Beals’ Reflection and Analysis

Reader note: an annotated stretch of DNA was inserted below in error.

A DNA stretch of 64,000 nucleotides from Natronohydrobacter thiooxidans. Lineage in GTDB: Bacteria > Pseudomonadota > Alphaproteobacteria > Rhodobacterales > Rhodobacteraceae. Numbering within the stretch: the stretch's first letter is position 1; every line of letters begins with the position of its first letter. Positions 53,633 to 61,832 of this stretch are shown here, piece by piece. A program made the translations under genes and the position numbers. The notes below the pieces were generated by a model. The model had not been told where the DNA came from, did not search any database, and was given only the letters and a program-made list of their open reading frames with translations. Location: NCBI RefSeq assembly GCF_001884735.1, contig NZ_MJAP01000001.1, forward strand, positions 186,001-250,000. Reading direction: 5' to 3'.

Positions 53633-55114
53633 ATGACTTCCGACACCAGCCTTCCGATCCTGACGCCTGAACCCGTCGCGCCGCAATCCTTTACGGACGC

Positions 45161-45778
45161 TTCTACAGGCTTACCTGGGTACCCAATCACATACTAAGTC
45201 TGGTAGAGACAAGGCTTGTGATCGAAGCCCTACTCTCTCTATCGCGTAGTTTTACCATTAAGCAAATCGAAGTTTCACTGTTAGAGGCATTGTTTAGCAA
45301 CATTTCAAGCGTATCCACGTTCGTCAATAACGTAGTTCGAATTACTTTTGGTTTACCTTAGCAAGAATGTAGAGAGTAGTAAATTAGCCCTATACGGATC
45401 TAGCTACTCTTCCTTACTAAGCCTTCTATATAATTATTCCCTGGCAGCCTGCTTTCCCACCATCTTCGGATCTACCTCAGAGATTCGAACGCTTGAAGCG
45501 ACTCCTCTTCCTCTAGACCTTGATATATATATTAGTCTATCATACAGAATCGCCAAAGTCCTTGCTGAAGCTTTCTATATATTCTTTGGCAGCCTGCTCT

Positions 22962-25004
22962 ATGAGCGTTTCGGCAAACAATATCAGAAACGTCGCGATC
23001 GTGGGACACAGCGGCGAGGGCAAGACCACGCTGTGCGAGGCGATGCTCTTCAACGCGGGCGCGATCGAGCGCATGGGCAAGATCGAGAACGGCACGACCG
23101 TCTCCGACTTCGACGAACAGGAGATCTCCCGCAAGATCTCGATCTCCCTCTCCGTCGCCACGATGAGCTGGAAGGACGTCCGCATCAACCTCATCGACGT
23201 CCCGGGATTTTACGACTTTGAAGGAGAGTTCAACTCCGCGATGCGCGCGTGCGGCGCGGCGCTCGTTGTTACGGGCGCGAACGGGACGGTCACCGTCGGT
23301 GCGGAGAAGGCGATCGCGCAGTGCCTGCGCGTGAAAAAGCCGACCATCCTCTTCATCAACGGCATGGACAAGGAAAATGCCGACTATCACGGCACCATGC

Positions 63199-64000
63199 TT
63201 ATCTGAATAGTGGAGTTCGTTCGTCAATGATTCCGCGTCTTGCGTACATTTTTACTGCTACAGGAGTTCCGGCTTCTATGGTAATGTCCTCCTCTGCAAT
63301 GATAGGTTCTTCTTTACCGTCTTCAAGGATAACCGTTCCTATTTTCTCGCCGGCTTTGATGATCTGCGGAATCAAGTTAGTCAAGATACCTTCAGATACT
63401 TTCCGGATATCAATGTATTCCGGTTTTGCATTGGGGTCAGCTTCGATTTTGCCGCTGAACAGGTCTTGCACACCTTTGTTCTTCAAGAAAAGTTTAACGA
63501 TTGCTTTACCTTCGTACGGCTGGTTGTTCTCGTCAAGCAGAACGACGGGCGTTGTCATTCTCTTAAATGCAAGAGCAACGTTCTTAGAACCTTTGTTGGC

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Beals’ Reflection and Analysis In the book Warriors Don’t Cry, Melba Beals was a heroine and a national symbol of hope for change. Beals and eight other students were brave enough to attend Little Rock Central High School, the highly segregated school in Arkansas in 1957. Despite the many objections from the segregationists and the Governor Faubus, the nine students were able to complete the school year. During the school year of 1957 – 1958, Melba and eight other African-American students received tremendous harassments from the Central High students, parents, administrators, and segregationists. Beals’ mother almost lost her, because she supported her daughter’s decision to attend Central High. President Eisenhower had ordered the 101st Airborne Division to protect the nine students to attend Central High school. The Little Rock crisis interested the world of democracy. Therefore, many students worldwide in 1957 wrote many letters to encourage these nine African-American students. Earnest Green was the first African-American student that graduated from Central High School. During the crisis, Governor Faubus closed down the Central High School for two consecutive years. On September 1960, the integration continued on Little Rock Central High School with the admission of two African-American students. Through Beals’ memoir, the readers could visit the historical event and get the reflection of the U.S. history. In 1957, the Little Rock crisis did almost jeopardize the U.S. national security. First issue, the U.S. government confronted the Cold War with USSR. The armed defenses and space race did cost U.S. a fortune in the budget. Second, U.S. began the endless war in Vietnam. Third, the Little Rock crisis added more troubles t... ... middle of paper ... ...nglish-speaking students. Like Melba Beals, I ignored these students to get out of troubles. In addition, I used some teachers’ assistances to protect me from these students. If anything was out of my control, I would let Mrs. Becker knew with my broken English. One time, Mrs. Becker almost disciplined for his behavior against me. However, I told Mrs. Becker not to discipline him, because that would generate more troubles for me. The Civil Right movements finally ended the segregation of school forever. Again, Melba Beals was a heroine and national symbol to face the Central High School segregationists. Beals and eight other African-American had the historical experience that other students would never have. Today, all students can benefit from the diverse multicultural schools. Without the integration, many students will not meet the current globalization need.

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